8 Marvel Movie Fights That Kicked All the Ass
Comic Books, Film
If you haven’t experienced one of director Park Chan-Wook’s films — and make no mistake, they’re works to be experienced — it’s time to get on the bandwagon. Often called the Quentin Tarantino of Korea, Chan-Wook is one of the most successful filmmakers in his country, but it’s his 2003 revenge thriller Oldboy propelled him onto the world stage.
Chan-Wook’s films are praised for their stylized, gorgeously shot, surreal images and often brutal subject matter. His Vengeance trilogy, comprised of 2002’s Sympathy for Mr. Vengeance, Oldboy and 2005’s Lady Vengeance, was followed by the quirky, quasi-romantic I’m a Cyborg, But That’s OK and the vampire horror film Thirst. But this is the year Chan-Wook fully embraces American audiences: His highly anticipated English-language debut Stoker, starring Mia Wasikowska, Matthew Goode and Nicole Kidman, opens today, while Spike Lee’s remake of Oldboy arrives this fall.
Spinoff Online sat down with Chan-Wook and his translator Wonjo Jeong while they were in New York City promoting Stoker, discussing the personal connection he has with the movie’s subject matter, its entrée into another trilogy, his unique approach to on-screen violence, and why it’s probably a good idea not to eat while watching his films.
I think you’ll appreciate my introduction to Sympathy for Mr. Vengeance. I saw it at my favorite Korean restaurant here in New York, and I ordered bibimbap. I received my food five minutes before the electrocution scene, and was stuffing my mouth as it happened. I still have weird feelings about rice.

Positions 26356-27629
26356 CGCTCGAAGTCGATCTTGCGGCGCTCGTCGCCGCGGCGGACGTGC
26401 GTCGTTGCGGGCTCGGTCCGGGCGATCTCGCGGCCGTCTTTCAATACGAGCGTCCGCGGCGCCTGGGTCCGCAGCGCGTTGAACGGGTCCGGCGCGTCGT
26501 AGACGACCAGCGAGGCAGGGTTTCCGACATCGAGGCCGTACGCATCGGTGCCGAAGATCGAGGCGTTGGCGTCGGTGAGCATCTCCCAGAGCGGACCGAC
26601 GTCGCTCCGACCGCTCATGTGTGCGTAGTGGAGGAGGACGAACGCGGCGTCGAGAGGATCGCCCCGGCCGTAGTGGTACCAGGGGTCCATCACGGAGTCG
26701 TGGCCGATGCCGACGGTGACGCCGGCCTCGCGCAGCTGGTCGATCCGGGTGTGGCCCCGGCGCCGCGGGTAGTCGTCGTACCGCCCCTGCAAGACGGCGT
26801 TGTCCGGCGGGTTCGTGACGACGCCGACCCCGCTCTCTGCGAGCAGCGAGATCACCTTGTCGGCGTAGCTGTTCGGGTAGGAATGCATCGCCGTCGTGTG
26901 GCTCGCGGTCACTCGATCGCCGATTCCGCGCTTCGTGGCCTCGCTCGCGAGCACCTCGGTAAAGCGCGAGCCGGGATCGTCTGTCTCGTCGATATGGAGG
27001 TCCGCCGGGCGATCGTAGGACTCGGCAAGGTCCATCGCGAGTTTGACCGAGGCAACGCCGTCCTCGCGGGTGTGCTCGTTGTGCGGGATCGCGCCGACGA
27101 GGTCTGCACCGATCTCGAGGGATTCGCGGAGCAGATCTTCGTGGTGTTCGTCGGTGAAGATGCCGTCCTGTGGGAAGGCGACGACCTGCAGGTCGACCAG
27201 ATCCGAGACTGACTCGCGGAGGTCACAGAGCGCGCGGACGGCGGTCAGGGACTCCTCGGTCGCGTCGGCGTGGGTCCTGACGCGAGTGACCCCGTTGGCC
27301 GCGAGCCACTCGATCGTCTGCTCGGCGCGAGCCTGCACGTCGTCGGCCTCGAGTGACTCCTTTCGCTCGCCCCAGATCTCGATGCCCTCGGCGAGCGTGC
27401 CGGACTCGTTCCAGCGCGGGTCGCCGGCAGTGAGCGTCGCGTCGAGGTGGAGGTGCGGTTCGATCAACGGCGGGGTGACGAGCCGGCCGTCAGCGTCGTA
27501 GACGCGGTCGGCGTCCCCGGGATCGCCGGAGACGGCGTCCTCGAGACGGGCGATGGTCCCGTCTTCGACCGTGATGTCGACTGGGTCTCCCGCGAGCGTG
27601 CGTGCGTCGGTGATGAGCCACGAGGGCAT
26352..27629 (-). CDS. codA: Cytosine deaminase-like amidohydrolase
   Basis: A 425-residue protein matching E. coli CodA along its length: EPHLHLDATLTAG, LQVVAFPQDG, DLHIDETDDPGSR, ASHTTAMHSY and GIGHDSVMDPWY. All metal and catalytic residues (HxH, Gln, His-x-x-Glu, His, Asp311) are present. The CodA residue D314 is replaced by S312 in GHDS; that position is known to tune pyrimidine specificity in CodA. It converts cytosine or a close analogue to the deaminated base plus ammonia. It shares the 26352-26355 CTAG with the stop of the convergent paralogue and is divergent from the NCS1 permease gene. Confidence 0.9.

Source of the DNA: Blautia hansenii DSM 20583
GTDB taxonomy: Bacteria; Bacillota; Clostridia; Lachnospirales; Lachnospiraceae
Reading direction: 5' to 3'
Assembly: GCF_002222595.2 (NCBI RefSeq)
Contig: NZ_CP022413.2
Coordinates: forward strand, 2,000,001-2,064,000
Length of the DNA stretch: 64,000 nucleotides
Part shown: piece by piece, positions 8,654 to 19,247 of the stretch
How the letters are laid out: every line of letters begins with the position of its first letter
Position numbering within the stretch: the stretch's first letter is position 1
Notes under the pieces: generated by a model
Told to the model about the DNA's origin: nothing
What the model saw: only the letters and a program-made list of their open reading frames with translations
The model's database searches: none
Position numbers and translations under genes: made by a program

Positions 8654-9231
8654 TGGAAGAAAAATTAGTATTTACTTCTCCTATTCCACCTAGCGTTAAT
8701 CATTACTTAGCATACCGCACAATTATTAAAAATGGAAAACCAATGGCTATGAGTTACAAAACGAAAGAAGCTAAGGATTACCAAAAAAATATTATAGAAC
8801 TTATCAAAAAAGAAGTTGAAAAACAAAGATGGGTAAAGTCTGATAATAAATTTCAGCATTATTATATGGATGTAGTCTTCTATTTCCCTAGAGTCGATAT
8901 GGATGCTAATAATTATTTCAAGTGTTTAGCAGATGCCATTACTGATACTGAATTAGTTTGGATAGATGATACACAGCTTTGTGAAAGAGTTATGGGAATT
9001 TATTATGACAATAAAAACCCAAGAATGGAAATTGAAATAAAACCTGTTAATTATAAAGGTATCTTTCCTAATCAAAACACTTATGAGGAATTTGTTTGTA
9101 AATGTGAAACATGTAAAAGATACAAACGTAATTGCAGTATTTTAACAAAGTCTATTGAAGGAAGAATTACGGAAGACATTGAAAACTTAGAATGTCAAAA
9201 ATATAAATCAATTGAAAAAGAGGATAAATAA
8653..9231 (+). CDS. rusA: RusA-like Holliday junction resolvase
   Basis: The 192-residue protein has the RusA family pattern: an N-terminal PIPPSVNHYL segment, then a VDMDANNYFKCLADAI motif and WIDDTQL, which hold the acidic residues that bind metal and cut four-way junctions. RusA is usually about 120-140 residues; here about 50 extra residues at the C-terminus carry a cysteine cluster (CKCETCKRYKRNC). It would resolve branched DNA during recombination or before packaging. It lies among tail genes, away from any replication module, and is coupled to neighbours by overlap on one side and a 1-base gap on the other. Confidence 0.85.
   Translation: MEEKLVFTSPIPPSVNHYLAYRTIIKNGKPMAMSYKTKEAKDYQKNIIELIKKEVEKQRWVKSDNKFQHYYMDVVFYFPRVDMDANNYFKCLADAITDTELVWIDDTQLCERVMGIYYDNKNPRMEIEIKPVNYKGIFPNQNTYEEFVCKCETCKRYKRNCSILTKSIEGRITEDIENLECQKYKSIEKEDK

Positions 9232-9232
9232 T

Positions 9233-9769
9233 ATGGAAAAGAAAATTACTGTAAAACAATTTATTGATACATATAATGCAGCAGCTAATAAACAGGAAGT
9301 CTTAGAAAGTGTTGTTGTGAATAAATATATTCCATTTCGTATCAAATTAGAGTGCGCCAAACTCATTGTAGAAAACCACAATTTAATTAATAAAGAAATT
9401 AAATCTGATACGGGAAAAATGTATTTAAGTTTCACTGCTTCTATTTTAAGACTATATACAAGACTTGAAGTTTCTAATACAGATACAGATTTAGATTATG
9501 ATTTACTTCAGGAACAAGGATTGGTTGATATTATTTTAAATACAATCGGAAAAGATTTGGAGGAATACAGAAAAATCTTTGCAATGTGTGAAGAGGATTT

Chan-Wook: [laughing] Oh, no!
It’s probably safe to say people shouldn’t eat while watching your films, yes?
Chan-Wook: [laughs] I wouldn’t do it myself, no.
We should just warn people now: no eating ice cream during Stoker.
Jeong: A friend of ours, he has secret private screenings with his friends, and what they have to do is — in turn — they have to pick a movie to watch with all their friends and they have to serve food.
Chan-Wook: And it has to do with the film!
Jeong: So of this group, it’s this guy’s turn to choose his film, and he chooses Oldboy. And he serves octopus!
That’s hilarious, and also nauseating. I almost guessed dumplings.
Chan-Wook: That would’ve worked, too!
I read in an interview after Thirst released that you wanted your next project to be “closer to everyday life.” Is that what drew you to Stoker?
Chan-Wook: Well, Thirst was a vampire film where people were flying around, so I probably meant to say that I wanted to make a film about real people. And having done Stoker, I suppose I got that half-right and half-wrong, because it does have to do with real people, although they are very isolated. But half-wrong in that they’re way too isolated, and the world they inhabit is very much a world unto itself. In that sense it’s not exactly everyday life. One of the reasons why it sparked my interest to do this film was because the makeup of the Stoker family is exactly the same as mine — my family is also comprised of the mother, the father, and a daughter exactly India’s age. From a very personal perspective I would say that this is very close to everyday life.
Thematically, it’s certainly similar to your other films. I see it as being an interesting counterpart to Oldboy, and even I’m a Cyborg, But That’s OK. Are you attempting to connect Stoker to any of your other films, perhaps as a trilogy?
Chan-Wook: In fact, I am thinking about doing a trilogy. So there’s Cyborg, there’s Stoker, and maybe another one.
Will it be a coming-of-age story featuring a female protagonist?
Chan-Wook: The common element will be that it’s a coming-of-age story of a young girl, yes. As much as Cyborg was, and this is.
For the third entry, will you be returning to Korean cinema or will it be English-language?